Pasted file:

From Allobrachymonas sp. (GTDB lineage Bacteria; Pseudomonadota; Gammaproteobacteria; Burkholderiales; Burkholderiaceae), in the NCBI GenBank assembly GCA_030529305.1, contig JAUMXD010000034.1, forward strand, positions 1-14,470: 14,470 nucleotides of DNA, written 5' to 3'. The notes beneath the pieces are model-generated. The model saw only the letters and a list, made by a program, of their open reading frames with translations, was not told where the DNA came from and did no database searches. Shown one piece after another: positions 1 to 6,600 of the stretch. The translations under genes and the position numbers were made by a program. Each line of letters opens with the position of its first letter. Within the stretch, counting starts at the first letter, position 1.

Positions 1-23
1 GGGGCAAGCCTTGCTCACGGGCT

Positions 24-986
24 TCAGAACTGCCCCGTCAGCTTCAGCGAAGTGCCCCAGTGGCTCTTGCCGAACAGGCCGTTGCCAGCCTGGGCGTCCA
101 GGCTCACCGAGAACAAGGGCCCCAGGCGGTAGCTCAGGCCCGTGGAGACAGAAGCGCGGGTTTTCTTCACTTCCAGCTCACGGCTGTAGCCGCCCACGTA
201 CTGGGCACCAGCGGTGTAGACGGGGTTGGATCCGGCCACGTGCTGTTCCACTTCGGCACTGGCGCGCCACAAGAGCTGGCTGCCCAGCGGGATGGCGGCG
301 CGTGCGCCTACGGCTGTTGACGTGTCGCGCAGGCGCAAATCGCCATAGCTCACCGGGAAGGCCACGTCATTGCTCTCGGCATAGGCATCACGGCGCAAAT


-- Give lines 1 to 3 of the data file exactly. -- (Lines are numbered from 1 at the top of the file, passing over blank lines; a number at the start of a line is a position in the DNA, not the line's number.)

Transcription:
From Allobrachymonas sp. (GTDB lineage Bacteria; Pseudomonadota; Gammaproteobacteria; Burkholderiales; Burkholderiaceae), in the NCBI GenBank assembly GCA_030529305.1, contig JAUMXD010000034.1, forward strand, positions 1-14,470: 14,470 nucleotides of DNA, written 5' to 3'. The notes beneath the pieces are model-generated. The model saw only the letters and a list, made by a program, of their open reading frames with translations, was not told where the DNA came from and did no database searches. Shown one piece after another: positions 1 to 6,600 of the stretch. The translations under genes and the position numbers were made by a program. Each line of letters opens with the position of its first letter. Within the stretch, counting starts at the first letter, position 1.

Positions 1-23
1 GGGGCAAGCCTTGCTCACGGGCT